Speaking of spinach bolting, different varieties of a crop can make a difference. When you are starting spring seeds or fall and winter seeds. Check that your varieties are suited to what you are wanting. For example, some early potato varieties set only 6-8 tubers within 50 days and then those tubers will only get larger, not produce more potatoes. Other potato varieties need 120 days, and several hill ups to produce vast quantities. Below are hybrid varieties of Spinach that are grown for different reasons. You can tell that they are hybrids with the (F1) symbol. OP Open Pollinated varieties are needed if you intend to save true seeds for next season.
Different varieties that help with succession. One broccoli is ready in June and the other is an overwintering variety (Purple Sprouting) that is planted in the fall and ready to harvest in March.
Seed starting is an on going process. Not only do I start many seeds through February and March but also during the late spring and summer months.
After I transplant seedlings into the garden, I immediately refill the pots and pods with more soil and different seeds. This keeps me diligent with my continual seeds starting aspirations and ensures that I will always have something ready to plug into any empty garden space that might arise.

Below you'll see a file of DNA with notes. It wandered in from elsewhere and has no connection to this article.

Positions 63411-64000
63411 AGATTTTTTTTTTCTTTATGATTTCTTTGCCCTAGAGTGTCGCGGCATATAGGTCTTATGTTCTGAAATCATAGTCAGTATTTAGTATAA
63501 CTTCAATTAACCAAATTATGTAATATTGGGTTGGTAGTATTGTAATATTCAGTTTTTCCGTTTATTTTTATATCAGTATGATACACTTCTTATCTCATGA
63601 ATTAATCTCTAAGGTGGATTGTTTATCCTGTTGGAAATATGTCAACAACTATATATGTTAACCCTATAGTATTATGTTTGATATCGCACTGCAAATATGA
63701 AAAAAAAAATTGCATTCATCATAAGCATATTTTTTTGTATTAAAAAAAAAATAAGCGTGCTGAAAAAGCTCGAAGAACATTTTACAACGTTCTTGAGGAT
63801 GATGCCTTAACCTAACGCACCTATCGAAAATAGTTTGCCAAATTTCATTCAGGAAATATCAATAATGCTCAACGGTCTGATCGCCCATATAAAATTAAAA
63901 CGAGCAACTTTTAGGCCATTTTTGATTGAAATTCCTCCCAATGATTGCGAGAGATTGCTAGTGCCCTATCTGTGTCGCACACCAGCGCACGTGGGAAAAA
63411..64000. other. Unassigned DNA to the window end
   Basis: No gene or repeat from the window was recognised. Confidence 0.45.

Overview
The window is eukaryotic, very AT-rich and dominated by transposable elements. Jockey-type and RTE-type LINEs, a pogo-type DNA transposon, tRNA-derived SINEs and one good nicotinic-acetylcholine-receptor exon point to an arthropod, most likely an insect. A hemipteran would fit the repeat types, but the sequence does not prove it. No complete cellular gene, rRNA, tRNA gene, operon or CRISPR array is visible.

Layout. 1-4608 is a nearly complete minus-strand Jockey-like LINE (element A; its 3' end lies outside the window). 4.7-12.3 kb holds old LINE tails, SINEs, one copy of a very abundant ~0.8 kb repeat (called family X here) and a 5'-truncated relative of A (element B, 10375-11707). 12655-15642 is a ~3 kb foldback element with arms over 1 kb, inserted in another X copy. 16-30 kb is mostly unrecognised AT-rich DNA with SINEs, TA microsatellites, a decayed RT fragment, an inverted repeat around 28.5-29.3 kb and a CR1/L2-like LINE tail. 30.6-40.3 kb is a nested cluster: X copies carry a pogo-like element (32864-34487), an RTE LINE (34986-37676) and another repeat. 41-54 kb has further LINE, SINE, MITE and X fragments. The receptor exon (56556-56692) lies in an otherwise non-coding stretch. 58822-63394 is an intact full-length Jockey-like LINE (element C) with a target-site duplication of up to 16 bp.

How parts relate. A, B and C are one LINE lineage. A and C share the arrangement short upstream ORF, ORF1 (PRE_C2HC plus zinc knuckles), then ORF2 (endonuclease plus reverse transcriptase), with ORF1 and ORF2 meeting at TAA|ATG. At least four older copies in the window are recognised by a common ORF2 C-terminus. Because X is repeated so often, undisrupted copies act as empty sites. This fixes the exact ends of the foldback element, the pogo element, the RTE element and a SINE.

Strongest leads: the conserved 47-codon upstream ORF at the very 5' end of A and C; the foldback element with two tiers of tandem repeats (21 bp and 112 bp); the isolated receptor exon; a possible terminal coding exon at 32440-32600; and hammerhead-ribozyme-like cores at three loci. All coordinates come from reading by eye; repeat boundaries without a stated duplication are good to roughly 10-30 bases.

Granny Smith doing my multi-tasking thing while seed starting. Paisley Daisy (4 months old) in my outdoor vegetable washing sink. She is simply too cute to not include in this blog post! Starting pumpkins and squash seeds in March 2017. I put them in a 2×6 frame under a pane of glass in a hot spot of the garden until the weather got warmer.
Leaving winter plantings in to grow, and allowing them to flower, provides early food for bees and other beneficials. The lower leaves can also still be consumed by us until spring crops are established. I didn’t edit these plants out until I needed the space to transplant seedlings which kept the garden producing food for insects and humans.
It’s important to be aware of vernalization in the spring garden. Vernalization is the process of a plant going dormant in cold temperatures to prepare for flowering the following spring. Biennial plants like kale, carrots, and onions typically only produce vegetive growth in their first year so we rarely see them go to flower because we consume them. Unfortunately, if we grow or purchased seedlings that have been raised in a warm environment and then we place them outside and cold weather hits, they can think it’s winter.
That cold snap can stop them from growing vegetation (1st phase of life) and switch them into seed production (2nd phase of life). It’s a hazard of planting outside too early and not taking a enough care to harden off biennial seedlings when they come from a greenhouse. This happens to me from time to time when I get too eager to plant in the early spring. There are also many positives to vernalization such s fruit trees won’t flower without a cold season and bulbs like garlic won’t produce properly either.
I’m excited to reconnect with all of you growers in 2021 and am wishing us all another bountiful summer! Cheers Lynda